8vo [165 x 105 mm] of (13) ll., 798 pp., (2) ll., 1 portrait of the duchesse de Mercœur and 2 full-page engravings. A very few light water stains. Full dark blue morocco, triple gilt fillet on the covers, gilt arms stamped on the centre of covers, spine ribbed and richly decorated with armorial piece, red morocco lettering piece, red edges. 17th century binding.
First edition of this fashionable novel of the 17th century, dedicated to the duchesse de Mercoeur. Brunet, supp., II, 532.
Rozemire is the story of a princess in the time of Attila and the Huns.
The present edition is decorated with a portrait of the duchesse de Mercoeur engraved by L. Spirinx after Beaubrun and with two full-page copper-engraved figures.
A precious copy bound in a very beautiful dark blue morocco in the second half of the 17th century with the arms of the countess of Verua. “Jeanne-Baptiste d’Albert de Luynes (1670-1736) was married at 13,on August 5th 1683, to the coumte de Verrue, in Piedmont, maréchal de camp in the service of France, killed at the battle of Blenheim on August 13th 1703; she was searched by the duc de Savoie, Victor Amadeus II, and finally succumbed to her passion after a long resistance; she masterfully dominated the court of Savoy, but after ten years, as her merry and open spirit wasn’t compatible to the dark character of the duke, she fled from Turin (1700) and came to Paris where she opened her mansion rue du Cherche-Midi to intellectuals and philosophers ; kind, carefree and spiritual, she was leaving an easy life, devoting herself to all pleasures, including those of the mind. The comtesse de Verrue passionately loved the arts; she collected everything that was beautiful; her book collection that contained a majority of novels and plays was made of 18,000 chosen volumes, most of them bound by the best contemporary artists.” (Olivier pl. 799).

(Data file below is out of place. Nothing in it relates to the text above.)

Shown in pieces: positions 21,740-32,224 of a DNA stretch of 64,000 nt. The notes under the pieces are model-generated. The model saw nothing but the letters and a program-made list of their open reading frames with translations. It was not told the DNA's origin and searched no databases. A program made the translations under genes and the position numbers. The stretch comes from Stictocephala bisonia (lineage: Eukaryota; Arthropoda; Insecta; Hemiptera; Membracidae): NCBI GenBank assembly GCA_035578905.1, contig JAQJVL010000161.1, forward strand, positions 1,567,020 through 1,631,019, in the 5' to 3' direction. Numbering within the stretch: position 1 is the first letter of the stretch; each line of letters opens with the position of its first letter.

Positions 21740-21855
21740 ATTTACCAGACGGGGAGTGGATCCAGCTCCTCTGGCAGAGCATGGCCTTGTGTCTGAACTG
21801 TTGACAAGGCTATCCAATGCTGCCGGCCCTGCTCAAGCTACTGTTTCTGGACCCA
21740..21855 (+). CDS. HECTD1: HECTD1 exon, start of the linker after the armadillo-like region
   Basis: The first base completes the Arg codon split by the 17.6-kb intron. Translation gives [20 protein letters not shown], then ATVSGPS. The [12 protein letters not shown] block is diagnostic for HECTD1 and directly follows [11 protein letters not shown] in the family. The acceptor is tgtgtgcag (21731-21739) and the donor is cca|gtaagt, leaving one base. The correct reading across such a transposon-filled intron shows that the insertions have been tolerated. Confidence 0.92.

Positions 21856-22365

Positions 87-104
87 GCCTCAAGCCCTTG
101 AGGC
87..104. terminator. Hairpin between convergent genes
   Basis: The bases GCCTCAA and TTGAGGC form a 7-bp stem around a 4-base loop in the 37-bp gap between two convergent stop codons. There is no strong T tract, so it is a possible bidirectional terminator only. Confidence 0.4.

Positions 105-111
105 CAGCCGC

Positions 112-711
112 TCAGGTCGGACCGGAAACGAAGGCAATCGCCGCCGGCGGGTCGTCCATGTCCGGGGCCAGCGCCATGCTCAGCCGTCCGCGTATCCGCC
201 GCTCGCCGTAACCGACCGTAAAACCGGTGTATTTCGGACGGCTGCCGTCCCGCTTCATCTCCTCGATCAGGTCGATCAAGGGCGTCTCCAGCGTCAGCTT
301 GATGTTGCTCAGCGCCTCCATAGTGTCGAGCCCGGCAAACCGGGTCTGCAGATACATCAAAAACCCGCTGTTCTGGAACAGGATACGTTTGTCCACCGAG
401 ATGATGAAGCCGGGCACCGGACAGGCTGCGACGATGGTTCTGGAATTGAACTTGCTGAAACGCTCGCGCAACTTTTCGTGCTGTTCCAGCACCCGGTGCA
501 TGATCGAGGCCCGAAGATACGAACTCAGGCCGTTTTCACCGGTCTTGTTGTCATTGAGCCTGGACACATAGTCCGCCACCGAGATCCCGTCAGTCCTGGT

Provenance: comtesse de Verrue (coat of arms), comte de Béarn with engraved ex libris (count of Béarn’s catalogue, I, 1920, n°372); Pierre Berès (catalogue 69 dating from 1977).